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How to Prune Raspberries

Different raspberry varieties require various pruning strategies

By: Sandy Feather 2008
Penn State Extension


Q. We planted 'Heritage' everbearing red raspberries and 'Jewel' black raspberries in our garden and need to learn how to prune these different raspberry varieties correctly.

A. Black raspberries and everbearing red raspberries have very different growth habits and require different pruning strategies to get maximum fruit production. You can think of raspberries as perennial plants (the roots live for more than three years) with biennial stems (the canes live for two years, then die after producing a crop). Black raspberries produce new canes from the crown of the plant. They have a rather wild growth habit, and should be trained to a trellis to support the fruit up off the ground.


Raspberry Pruning Techniques

When the plants have gone dormant for the year, remove all dead and damaged canes at ground level. Thin the remaining canes so that you leave five to 10 healthy, vigorous canes per plant, preferably spaced about 4 inches apart. Thinning out the canes permits good air circulation and sun exposure to minimize disease problems and maximize fruit production.
  
If you did not do so this summer, top the remaining canes at 36 inches. The lateral branches are the ones that produce fruit and should be cut back to 4 to 7 inches from the main cane. Next spring, remove dead or winter-damaged tips back to healthy growth.

 

Throughout the summer, black raspberries should be topped back to 36 inches. You will have to repeat this two or three times throughout the summer. This encourages the development of lateral (fruiting) branches and increases the strength of the cane. As soon as you harvest your crop, remove the canes that fruit at ground level. When the plants have gone dormant for the winter, repeat the process of thinning them out to five to 10 healthy canes per plant.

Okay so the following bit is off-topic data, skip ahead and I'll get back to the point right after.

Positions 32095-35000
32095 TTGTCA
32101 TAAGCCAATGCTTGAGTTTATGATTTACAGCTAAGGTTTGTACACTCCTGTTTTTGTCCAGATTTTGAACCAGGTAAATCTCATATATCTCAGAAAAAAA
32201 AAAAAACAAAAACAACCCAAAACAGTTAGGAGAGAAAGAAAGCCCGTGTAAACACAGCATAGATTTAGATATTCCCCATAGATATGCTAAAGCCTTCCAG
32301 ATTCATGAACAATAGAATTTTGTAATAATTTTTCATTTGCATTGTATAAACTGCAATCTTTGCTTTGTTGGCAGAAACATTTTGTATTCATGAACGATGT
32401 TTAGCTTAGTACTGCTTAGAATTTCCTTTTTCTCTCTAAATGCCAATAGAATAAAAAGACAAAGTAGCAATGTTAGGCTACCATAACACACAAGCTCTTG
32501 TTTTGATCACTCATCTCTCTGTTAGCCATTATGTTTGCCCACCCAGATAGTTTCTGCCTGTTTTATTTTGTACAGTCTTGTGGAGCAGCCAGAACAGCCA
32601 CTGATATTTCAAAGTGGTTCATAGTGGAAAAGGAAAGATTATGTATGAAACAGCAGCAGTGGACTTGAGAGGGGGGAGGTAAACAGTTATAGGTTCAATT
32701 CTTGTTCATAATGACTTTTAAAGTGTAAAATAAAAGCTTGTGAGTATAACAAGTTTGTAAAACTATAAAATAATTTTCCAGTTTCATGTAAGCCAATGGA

Red raspberries
Red Raspberries.. Delicious!

Red raspberries have a more restrained growth habit than black raspberries, and do not have to be trellised. They are usually grown in a 12- to 18-inch-wide hedgerow. They produce new canes as suckers from the roots, rather than growing from a crown like black raspberries. Everbearing red raspberries' fruiting canes (primocanes) bear a crop at the top in late summer and early fall, and then produce a small spring crop on buds below those.

raspberry canes
Raspberry canes

They can be pruned two ways. Some growers manage them the same as June-bearing red raspberries. During the dormant season (March is ideal), remove canes that have suckered up outside the hedgerow. Thin the canes in the hedgerow to allow 6 to 8 inches between canes. Be sure to remove weak or damaged canes and leave the healthiest, most vigorous ones. Top the remaining canes to 5 or 6 feet high. During the summer, the primocanes that have borne their second crop should be removed at ground level.

Most growers sacrifice the small spring crop and cut everbearing red raspberries to within 2 or 3 inches of the ground during the dormant season. Even if you choose the second method, it is still a good practice to thin out weak or damaged canes and allow 6 to 8 inches between them. This promotes good air circulation and sun exposure to produce a healthy crop.
   

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